Introducing the Five Planes
The Five Planes method for user experience design is based on principles laid out by Jesse James Garrett in his seminal book, "The Elements of User Experience". His book explains that there are five explicit layers, or "planes" in UX design – Strategy, Scope, Structure, Skeleton, and Surface.
In short, each plane corresponds to questions which must be answered to solve a user experience problem.
- Strategy — What are we trying to accomplish with this project, and how will we know if we are successful?
- Scope — What are the features that will help us accomplish our strategic goals?
- Structure — How will the features fit together and interact?
- Skeleton — What are the interactive components from which we will build the features?
- Surface — What will the components look like when everything comes together?
For a successful UX design project, it is critical to treat each plane as a separate phase of design, and complete the phases in this specific order. If you read the questions above carefully, you'll see that it simply doesn't make any logical sense to tackle the five phases out of order. Attempting to do so is like trying to build a brick house before making the bricks.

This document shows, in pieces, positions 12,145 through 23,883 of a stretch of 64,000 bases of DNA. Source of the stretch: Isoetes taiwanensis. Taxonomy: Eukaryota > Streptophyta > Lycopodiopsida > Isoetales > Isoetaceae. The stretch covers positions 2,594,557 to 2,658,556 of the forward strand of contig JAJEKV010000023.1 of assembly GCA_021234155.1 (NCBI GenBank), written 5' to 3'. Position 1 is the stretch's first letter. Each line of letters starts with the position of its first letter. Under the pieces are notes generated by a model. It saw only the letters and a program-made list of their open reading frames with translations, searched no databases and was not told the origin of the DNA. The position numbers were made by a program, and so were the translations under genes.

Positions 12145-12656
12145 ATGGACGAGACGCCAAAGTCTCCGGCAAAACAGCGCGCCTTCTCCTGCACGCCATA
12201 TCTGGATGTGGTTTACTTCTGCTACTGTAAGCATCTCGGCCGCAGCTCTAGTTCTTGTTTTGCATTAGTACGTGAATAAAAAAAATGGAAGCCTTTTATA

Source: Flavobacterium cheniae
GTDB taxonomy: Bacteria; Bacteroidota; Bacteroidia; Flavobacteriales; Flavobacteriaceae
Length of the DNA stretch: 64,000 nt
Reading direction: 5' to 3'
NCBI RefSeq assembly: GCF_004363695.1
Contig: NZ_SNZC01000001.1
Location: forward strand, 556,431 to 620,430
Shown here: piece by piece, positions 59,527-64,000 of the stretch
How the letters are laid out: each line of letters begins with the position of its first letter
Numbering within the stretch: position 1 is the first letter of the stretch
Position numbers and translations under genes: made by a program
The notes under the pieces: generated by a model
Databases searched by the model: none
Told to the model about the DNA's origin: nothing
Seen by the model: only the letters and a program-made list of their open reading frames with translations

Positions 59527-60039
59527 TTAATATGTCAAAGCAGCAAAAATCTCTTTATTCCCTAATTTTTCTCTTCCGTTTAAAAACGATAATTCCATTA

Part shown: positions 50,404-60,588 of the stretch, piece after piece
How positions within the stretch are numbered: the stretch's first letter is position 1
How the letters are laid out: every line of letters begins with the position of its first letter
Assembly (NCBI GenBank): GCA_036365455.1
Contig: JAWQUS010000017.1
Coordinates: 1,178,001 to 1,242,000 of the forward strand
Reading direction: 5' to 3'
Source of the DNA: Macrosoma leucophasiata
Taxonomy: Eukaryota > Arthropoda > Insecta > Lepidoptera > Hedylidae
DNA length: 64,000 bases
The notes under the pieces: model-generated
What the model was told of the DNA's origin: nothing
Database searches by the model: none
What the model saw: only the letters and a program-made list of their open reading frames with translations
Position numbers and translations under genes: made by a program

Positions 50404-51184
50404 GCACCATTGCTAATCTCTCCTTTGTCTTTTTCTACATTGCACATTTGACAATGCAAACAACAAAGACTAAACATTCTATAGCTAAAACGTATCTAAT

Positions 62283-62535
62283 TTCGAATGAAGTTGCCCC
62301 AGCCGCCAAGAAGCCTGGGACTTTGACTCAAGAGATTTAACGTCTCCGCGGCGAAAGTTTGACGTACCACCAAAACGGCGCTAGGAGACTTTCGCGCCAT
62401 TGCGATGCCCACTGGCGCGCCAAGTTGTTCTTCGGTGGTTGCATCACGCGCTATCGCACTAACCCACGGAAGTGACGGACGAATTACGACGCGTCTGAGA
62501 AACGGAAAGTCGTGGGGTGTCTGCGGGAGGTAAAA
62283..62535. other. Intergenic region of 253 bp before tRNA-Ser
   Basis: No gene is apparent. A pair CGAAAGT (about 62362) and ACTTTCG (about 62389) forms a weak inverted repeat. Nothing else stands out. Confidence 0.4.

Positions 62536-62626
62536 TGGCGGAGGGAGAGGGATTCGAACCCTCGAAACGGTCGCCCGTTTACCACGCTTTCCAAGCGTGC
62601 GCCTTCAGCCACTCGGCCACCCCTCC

The number one mistake I have seen in over a decade of UX design projects is tackling the higher, more detailed planes of UX design without having established a solid foundation in the planes below.
It's very common and normal for flaws in a lower plane to be revealed during the exploration of the next one. For example, in web design, during the wireframing process (part of the "Skeleton" plane), it's common to realize that the existing site map (part of the "Structure" plane) is difficult to navigate. This is a natural and healthy part of the iterative nature of user experience design.
But I've lost count of how many times I've seen a problem at the "Strategy" level only addressed during the "Surface" phase of design. This type of correction is extremely expensive and time consuming to repair. It's like realizing you built an apartment complex when you really needed a stadium—after you installed all the carpeting and painted the walls. A huge amount of work just needs to be thrown out and abandoned—and redone.
One dangerous misconception among project stakeholders is that the success of a design cannot truly be determined until the complete package is evaluated. In fact, the evolving practice of user experience design has developed a wide range of tools and processes to evaluate the success of a design during each of the five phases, or planes.